By Deborah Rose
© all rights reserved. AHR is published in PDF and Print-on-Demand format by ANU E Press
The mind-matter binary, itself a variant on the culture-nature binary, is increasingly understood to be an obstacle to meeting the challenges of the coming catastrophes triggered by global warming and related anthropogenic events. To step outside the binary is to enter a convivial world where a multiplicity of sentient beings interact. Jessica K. Weir invites us into dialogue with the Aboriginal people whose home country is within the Murray River catchment, and to consider the ecocide that is taking place in their country as they witness the death of their life-giving companion, the River Murray. Jinki Trevillian invites us to consider that an engagement with place must forever remain incomplete if it rules out the presence of beings who live outside of rationalist modernity. She tells stories that take us into dialogue with some of the Aboriginal people, and the crocodiles, history, and ghosts of Cape York. Both articles impress upon us the importance of connectivity as a way of being in the world that focuses on place and time in the mode of relationships, flows, and potentials.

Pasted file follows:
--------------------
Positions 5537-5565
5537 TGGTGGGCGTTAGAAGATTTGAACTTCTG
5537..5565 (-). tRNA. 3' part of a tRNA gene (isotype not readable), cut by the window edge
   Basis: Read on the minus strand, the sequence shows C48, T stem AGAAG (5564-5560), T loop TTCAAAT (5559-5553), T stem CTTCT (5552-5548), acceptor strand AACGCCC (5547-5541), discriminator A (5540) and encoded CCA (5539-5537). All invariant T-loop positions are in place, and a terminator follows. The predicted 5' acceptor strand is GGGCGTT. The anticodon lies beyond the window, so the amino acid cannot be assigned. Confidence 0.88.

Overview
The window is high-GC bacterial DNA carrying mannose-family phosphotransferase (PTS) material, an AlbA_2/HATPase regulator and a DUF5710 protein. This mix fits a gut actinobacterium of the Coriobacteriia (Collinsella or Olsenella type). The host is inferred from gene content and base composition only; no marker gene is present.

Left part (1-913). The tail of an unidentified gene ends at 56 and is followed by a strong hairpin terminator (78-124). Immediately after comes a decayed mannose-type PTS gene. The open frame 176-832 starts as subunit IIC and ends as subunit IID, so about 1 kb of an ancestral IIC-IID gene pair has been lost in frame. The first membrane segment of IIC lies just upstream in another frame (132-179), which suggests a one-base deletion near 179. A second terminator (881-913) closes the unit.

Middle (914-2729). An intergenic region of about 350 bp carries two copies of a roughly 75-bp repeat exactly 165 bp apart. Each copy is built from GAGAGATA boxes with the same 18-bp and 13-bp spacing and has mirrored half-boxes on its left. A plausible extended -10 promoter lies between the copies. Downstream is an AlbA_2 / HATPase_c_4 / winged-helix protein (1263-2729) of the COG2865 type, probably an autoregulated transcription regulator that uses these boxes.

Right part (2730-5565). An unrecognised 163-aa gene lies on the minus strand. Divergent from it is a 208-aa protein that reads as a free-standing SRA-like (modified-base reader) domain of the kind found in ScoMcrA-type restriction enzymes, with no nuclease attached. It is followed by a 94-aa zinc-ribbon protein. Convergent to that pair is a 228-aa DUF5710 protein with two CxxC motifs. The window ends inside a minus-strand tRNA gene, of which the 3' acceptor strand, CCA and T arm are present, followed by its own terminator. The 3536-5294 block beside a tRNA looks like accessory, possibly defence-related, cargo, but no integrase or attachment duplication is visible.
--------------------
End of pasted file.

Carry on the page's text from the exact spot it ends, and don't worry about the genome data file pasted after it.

Along with these two articles, we are delighted to publish Mary Graham‘s classic essay ‘Some Thoughts about the Philosophical Underpinnings of Aboriginal World Views’. Ms Graham is herself an Indigenous philosopher; her essay speaks elegantly to the challenges of becoming human within multi-species communities. In explaining two fundamental and foundational laws of life on Earth, she invites readers into a worldview of conviviality and connectivity.